The Brechtian effect

Bertolt Brecht was an influential figure in 20th-century theatre. He observed that audiences of his time were passive spectators during performances, merely absorbing relatable emotions and identifying with the characters. Brecht sought to transform this dynamic by creating works that would actively engage the audience, encouraging critical reflection by breaking their illusion of reality and identification with the characters thereby reminding them that they are watching a performance. To achieve this, he devised methods to consistently remind the audience that they were watching a play, aiming to maintain their awareness and prevent excessive emotional immersion in the narrative.

He coined various techniques to establish a deliberate distance between the audience and the narrative, such as employing a non-linear or fragmented narrative structure, utilizing satire and parodies, breaking the fourth wall, using sound and music, and incorporating societal and political commentary.

Let’s see how each of these techniques encourages active participation from audiences.

  • Narrative Disruption and Montage: Narrative structures and editing techniques, like montages, disrupt the traditional flow of time and present images in a way that invites the viewer to think critically about their connections.
  • Satire and Parody: Satire and parody are used to challenge and question the status quo, inviting audiences to reflect on the absurdities.
  • Breaking the Fourth Wall: Actors would address the audience directly or step out of character to comment on the action. This reminds the audience that they are watching a film.
  • Music and Sound: Songs and music are used to underline themes, provide commentary and evoke sentiment.
  • Political and Social Commentary: Filmmakers use cinema as a platform for raising awareness and provoking critical thought about the world.

Later filmmakers inspired by Brecht’s idea of prioritizing the audience’s active participation over their emotional absorption into the story begin to utilize his approach in their respective works.

Overall, there are two main approaches to storytelling: immersive and observer. In the immersive approach, the audience is absorbed by the emotional experience, while in the observer approach, the viewer maintains a distance and observes the story from a detached standpoint. Let’s consider examples of both approaches.

Let’s begin with the example of movies that were immersive in my opinion.

I remember watching Oppenheimer a few days ago, and for the next 24 hours, I couldn’t talk about it. I found it difficult to articulate my thoughts. Not due to a lack of ideas to share, but because I was so overwhelmed by the emotional impact of the movie that it deeply affected me. Now I would call it an immersive experience, as I was so engrossed in it and was a part of it as much as the characters appearing on screen. Another recent movie that had a similar impact on me, but this time it was more joyful, is ‘Are You There God? It’s Me, Margaret.’ It’s a movie about a girl exploring her religious identity while simultaneously navigating her teenage years. The movie made me cry, laugh, and experience so much more.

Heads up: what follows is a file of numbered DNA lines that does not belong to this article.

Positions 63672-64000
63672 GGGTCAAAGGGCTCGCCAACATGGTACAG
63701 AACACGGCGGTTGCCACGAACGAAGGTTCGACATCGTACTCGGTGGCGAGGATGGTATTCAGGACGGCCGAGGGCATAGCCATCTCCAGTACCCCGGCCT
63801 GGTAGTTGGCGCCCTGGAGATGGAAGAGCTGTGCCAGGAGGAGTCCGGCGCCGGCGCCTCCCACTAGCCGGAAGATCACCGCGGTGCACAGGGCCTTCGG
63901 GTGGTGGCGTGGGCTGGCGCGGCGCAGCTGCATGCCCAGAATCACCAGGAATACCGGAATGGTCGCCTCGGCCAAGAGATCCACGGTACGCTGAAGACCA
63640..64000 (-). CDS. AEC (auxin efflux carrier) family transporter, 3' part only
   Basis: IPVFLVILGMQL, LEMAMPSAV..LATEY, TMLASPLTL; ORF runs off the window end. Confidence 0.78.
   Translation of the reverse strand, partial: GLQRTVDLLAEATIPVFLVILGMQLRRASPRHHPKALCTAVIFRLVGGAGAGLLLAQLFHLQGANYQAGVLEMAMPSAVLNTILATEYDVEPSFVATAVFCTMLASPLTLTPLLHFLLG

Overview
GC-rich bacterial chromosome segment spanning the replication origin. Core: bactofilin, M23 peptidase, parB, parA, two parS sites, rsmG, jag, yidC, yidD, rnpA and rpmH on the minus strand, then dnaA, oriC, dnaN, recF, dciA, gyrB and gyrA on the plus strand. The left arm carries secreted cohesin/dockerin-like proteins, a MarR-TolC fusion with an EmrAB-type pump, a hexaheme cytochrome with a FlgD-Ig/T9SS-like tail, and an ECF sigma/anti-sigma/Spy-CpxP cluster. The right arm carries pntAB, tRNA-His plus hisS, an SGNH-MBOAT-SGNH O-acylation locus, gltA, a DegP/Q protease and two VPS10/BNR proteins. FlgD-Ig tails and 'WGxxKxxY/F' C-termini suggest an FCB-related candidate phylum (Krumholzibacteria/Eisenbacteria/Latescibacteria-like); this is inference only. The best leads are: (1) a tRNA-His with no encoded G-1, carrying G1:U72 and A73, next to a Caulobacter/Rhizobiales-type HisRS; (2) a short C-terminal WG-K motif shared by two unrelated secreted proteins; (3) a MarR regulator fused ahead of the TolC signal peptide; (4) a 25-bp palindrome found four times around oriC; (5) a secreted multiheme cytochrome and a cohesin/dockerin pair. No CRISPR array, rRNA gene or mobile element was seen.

Now, let’s examine movies that adopt an observer approach. For this purpose, we can consider the movie ‘Barbie.’ The movie serves as a commentary on feminism and can be considered a perfect example of the Brechtian approach where the intent was not to immerse the audience in its emotional journey but rather encourage viewers to think critically about the world around them and to question dominant narratives and ideologies.

Another significant example could be the documentary style of filmmaking, whose objective is to present reality in a way that encourages viewers to question and analyze it rather than passively accept it. Their use of interviews, direct addresses to the camera, and other techniques create a sense of distance that can be traced back to Brecht’s theories.

It is important to note that whether a film follows the Brechtian approach or not is subjective to the viewer. Each film resonates differently with individual viewers. However, understanding Brechtian principles as a filmmaker provides greater control over one’s creative output. Filmmakers can intentionally craft their products to create either an immersive experience for the audience or to invoke an alienation effect, prompting debate and critical analysis.

Now, some might wonder, can a movie be immersive and, at the same time, encourage active participation? I have an opinion on it wouldn’t like to discuss it as I feel this can vary based on individual experiences, as different audience members might perceive and interpret films differently. So I will leave it to you to decide your answer to it.

Just know that, no approach is wrong as long as you are consciously aware of what you want your audience to experience and feel while watching your movie, and how you intend to achieve that.

Well, I hope you understand the Brechtian effect and this understanding will give you more creative control over your story. In case, you have any questions feel free to leave them in a comment section and I will try my best to respond to each of your queries about the Brechtian effect. I hope this will inspire you to experiment with innovative ways of engaging audiences with your work.